acoustic coupler


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acoustic coupler

[ə′küs·tik ′kəp·lər]
(engineering acoustics)
A device used between the modem of a computer terminal and a standard telephone line to permit transmission of digital data in either direction without making direct connections.

acoustic coupler

(hardware, communications)
A device used to connect a modem to a telephone line via an ordinary handset. The acoustic coupler converts electrical signals from the modem to sound via a loudspeaker, against which the mouthpiece of a telephone handset is placed. The earpiece is placed against a microphone which converts sound to electrical signals which return to the modem. The handset is inserted into a sound-proof box containing the louspeaker and microphone to avoid interference from ambient noise.

Acousitic couplers are now rarely used since most modems have a direct electrical connection to the telephone line. This avoids the signal degradation caused by conversion to and from audio. Direct connection is not always possible, and was actually illegal in the United Kingdom before British Telecom was privatised. BT's predecessor, the General Post Office, did not allow subscribers to connect their own equipment to the telephone line.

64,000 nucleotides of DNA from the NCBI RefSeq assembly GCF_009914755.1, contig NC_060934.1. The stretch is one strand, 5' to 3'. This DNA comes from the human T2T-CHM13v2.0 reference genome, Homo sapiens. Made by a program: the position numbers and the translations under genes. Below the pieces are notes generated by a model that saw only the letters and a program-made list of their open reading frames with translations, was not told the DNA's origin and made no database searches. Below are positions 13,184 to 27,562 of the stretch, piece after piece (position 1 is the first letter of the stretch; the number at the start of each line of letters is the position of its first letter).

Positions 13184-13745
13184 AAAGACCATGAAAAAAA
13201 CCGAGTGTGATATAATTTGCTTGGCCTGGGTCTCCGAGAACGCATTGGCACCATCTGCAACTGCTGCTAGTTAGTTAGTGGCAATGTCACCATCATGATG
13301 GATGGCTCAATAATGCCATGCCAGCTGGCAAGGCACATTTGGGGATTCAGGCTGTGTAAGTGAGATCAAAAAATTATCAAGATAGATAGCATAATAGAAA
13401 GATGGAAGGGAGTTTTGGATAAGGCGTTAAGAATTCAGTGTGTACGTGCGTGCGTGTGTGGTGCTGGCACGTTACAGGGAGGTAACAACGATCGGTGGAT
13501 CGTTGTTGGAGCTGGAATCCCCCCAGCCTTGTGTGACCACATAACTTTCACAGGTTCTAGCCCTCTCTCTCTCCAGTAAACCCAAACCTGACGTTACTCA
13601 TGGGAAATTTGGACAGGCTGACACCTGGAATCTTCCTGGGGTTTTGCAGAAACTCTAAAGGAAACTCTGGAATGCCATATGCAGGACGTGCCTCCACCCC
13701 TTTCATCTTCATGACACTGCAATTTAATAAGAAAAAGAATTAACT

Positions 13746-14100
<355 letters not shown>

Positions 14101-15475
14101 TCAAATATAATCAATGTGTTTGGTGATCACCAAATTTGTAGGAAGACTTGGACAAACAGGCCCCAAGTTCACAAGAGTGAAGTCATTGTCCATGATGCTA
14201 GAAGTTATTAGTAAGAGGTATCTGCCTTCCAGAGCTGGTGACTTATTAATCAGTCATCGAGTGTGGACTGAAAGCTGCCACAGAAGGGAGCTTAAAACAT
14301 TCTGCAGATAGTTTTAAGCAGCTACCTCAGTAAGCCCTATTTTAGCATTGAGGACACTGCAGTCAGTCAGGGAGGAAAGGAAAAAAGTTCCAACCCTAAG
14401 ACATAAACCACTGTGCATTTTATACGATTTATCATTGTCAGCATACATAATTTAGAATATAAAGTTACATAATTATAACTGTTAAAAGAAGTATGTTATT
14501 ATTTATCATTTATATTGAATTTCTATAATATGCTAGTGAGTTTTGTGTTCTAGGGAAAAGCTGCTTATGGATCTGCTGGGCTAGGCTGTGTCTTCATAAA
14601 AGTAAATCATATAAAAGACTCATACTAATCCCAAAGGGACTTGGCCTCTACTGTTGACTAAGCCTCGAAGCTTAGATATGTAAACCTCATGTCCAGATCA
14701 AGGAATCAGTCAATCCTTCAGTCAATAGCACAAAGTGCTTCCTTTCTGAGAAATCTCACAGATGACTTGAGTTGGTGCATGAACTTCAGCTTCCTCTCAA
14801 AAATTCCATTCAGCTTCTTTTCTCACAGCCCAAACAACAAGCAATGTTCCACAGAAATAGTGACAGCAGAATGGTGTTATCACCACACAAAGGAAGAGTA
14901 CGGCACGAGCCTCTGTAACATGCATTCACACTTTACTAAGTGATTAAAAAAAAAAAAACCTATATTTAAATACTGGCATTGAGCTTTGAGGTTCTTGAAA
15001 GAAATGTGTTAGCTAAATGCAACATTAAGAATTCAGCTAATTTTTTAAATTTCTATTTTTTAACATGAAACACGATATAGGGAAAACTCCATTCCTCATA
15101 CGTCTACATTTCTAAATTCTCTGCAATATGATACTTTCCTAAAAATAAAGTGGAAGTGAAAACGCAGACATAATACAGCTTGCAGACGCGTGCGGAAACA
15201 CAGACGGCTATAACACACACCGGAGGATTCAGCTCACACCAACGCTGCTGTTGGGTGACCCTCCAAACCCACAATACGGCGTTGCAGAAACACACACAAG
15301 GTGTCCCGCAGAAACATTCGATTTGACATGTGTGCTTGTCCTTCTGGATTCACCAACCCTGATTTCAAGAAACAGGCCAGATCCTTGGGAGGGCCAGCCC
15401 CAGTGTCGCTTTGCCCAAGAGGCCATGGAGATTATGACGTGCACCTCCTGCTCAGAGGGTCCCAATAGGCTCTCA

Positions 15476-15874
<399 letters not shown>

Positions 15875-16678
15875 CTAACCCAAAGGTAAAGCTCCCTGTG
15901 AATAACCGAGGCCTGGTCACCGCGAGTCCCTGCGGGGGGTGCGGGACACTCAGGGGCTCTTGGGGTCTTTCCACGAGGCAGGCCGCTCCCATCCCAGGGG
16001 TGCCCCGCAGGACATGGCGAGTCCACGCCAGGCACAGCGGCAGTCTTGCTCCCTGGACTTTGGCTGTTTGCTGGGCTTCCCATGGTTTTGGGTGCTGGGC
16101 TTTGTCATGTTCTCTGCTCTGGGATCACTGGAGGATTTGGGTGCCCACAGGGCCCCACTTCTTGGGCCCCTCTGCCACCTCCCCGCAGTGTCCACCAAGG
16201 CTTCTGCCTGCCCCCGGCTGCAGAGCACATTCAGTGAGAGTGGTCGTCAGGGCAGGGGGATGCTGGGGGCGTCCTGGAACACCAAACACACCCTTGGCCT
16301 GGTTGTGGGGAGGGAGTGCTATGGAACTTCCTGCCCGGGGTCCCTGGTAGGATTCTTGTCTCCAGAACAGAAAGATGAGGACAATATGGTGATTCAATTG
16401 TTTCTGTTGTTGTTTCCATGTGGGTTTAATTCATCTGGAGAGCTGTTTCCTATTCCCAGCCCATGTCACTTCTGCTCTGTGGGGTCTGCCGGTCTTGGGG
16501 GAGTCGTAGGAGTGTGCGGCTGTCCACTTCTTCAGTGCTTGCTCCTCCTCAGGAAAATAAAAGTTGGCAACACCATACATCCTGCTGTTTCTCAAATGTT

acoustic coupler

A device that connects a terminal or computer to the handset of a telephone. It contains a shaped foam bed that the handset is placed in, and it also may contain the modem.


Acoustic Coupler
References in periodicals archive ?
The lumped-element model for the acoustic coupler, the source, and the tube is shown in Fig.
Weitbrecht, who himself suffered significant hearing loss, developed an acoustic coupler that deciphered signals carried from telephone lines and transferred them into text.
Acquisitions through Follett Library Book Company also require an acoustic coupler included with the PHD+ II unit when purchased.
It has a pair of standard telephone jacks for direct connection, and a unique interface for acoustic coupler operation.